Nussle Can Bat, But Will He Score?
I had the opportunity to sit down and grab a quick chat with new CUNA CEO Jim Nussle at the Sept. 26 Nationals game, which CUNA sponsored. The encounter further supported my belief that Nussle was a great score for the trade.
You can tell Nussle is an experienced former Congressman – he worked the crowd of CUNA employees and other credit union professionals like a pro, achieving that perfect balance of making himself readily available without coming off as desperate or pushy.
But leading CUNA requires more than just a pretty face and charming personality. Credit unions also need someone with intellect and a strong backbone.
So far, Nussle appears to be up to the challenge.
In his debut OpEd published Sept. 23 in CU Times, Nussle called for Congress to “require the CFPB to use its existing, statutory exemption authority relieve credit unions and community banks from burdensome and unnecessary requirements.”
Two words – community banks – caught my eye. I asked Nussle about that, and indeed, he said the inclusion was purposeful. He will try to collaborate with bank lobbyists to benefit both types of institutions. (Emphasis on the word try, because this approach is nothing new.)
To me, this makes sense. Nussle spent eight terms in Congress building relationships with community bankers who, like it or not, have a strong presence in Iowa. The state agricultural economy favors banks, not because credit unions can’t compete head-to-head, but because more banks offer business loans and aren’t subjected to the member business lending cap.
Rather than approach the banking lobby hat in hand, Nussle can look Independent Community Bankers of America CEO Cam Fine and American Bankers Association CEO Frank Keating in the eyes as a peer. Not that other credit union leaders aren’t peers of Fine or Keating; they are. However, I don’t think the better-than-you bankers see it that way. Judging by how hard it is to get credit unions mentioned in the same breath as community bank on Capitol Hill, I suspect most elected officials don’t see it that way, either.
Of course, whenever credit unions propose legislation, community bankers are assumed to be included, and they often are.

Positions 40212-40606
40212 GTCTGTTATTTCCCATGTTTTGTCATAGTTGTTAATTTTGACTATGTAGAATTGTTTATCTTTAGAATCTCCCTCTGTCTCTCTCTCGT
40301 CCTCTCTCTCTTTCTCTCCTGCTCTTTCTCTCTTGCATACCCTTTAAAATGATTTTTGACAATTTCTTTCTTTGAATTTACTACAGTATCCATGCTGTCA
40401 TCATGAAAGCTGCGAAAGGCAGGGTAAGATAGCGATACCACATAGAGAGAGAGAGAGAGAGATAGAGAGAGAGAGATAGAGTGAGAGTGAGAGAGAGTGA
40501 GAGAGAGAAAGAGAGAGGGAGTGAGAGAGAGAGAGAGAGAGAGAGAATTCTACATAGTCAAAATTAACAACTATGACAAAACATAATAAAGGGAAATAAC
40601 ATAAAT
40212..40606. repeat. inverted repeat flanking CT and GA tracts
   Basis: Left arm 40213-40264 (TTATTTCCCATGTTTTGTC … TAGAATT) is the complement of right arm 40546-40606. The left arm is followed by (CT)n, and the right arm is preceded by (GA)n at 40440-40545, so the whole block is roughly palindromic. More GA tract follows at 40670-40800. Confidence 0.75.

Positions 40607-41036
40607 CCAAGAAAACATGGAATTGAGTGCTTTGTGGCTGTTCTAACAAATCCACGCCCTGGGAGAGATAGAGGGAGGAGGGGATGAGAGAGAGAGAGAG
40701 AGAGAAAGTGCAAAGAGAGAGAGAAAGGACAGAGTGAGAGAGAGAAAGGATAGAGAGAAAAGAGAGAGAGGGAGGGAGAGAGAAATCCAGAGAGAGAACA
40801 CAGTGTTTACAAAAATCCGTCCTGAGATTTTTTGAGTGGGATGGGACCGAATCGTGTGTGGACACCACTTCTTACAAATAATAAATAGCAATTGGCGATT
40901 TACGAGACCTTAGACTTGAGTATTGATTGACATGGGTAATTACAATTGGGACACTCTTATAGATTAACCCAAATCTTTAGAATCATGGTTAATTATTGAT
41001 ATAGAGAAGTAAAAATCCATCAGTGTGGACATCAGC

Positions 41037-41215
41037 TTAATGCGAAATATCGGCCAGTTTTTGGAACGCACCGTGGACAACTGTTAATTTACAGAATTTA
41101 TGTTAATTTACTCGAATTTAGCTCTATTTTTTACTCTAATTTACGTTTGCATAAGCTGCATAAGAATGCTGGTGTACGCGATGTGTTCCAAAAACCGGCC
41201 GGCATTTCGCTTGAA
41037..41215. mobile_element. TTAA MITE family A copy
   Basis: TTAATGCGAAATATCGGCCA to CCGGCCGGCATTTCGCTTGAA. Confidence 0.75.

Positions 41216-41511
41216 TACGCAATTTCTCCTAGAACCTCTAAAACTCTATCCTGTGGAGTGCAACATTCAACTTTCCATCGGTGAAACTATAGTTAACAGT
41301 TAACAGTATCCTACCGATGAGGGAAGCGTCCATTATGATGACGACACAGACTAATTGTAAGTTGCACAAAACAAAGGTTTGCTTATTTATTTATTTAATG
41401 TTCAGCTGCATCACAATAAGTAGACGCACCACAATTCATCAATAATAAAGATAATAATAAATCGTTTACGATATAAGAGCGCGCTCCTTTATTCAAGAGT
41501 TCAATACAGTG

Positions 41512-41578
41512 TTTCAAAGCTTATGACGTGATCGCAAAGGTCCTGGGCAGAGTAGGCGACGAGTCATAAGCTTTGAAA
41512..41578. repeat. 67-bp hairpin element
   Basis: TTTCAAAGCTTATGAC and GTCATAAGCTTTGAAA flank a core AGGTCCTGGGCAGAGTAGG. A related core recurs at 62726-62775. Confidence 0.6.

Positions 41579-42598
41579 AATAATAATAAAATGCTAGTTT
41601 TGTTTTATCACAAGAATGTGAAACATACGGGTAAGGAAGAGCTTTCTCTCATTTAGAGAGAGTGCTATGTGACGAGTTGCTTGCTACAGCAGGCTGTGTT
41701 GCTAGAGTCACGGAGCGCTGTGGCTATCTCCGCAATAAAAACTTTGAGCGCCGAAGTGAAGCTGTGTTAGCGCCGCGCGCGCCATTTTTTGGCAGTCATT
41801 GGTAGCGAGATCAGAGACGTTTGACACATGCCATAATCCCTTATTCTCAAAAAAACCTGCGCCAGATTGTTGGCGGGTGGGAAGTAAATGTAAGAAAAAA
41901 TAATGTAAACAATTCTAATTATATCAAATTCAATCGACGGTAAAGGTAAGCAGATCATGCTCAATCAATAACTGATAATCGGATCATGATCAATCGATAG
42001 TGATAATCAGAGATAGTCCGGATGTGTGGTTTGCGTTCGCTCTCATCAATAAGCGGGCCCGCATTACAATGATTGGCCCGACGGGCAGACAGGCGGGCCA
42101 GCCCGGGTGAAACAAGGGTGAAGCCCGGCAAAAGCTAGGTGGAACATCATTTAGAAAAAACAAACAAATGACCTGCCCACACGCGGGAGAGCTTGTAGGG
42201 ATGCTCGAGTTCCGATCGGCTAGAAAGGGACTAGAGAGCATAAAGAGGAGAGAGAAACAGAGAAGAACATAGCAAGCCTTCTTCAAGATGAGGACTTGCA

Does anybody else find that frustrating? Credit unions, who exist only to improve the lives of American voters, have to work twice as hard on Capitol Hill to get half the recognition community banks receive. Community banks are often supportive of the communities they serve, but the reality is that they exist only to produce profits for shareholders. Granted, those shareholders are often members of the community, but relatively speaking, they’re the wealthy ones.
Credit union lobbyist John McKechnie suggested a great way credit unions can help turn this tide: Stop using the term community when talking about banks. Every time the word community is paired with bank, it reinforces their carefully crafted branding.
McKechnie compared this to Republicans who refer to their opponents as progressives instead of liberals. Liberal has successfully been branded a dirty word in most places, but who dislikes progress? Likewise, it’s easy to hate Bank of America and JPMorgan Chase, but what elected official would pass up the opportunity to align with a firm that is branded with the warm and fuzzy community name?
Let’s call them what they are: Small banks.
Back to Nussle. His Sept. 30 OpEd published in Washington political paper The Hill took a stronger tone than the one he sent to CU Times. In The Hill, Nussle tells bankers they may as well give up the taxation fight. He quoted Rep. Denny Heck (D-Wash.) who said, “To keep coming to us and asking for (credit union taxation), waiting for it to happen, is a little bit akin to leaving the landing lights on for Amelia Earhart. Credit unions are not taxed the same as banks as a matter of policy."
One word that was missing from that opinion piece? Community. Every reference Nussle made to the competition only used the b-word.
Nussle is in Madison, Wis., this week, getting to know CUNA employees and leaders who work there. While a Capitol Hill win for credit unions is important, CUNA has other challenges outside Washington, like its increasingly unpopular dual membership mandate and a shrinking industry.
Only time will tell how effective Nussle is outside of the Beltway. For now, however, things appear to be looking up for CUNA.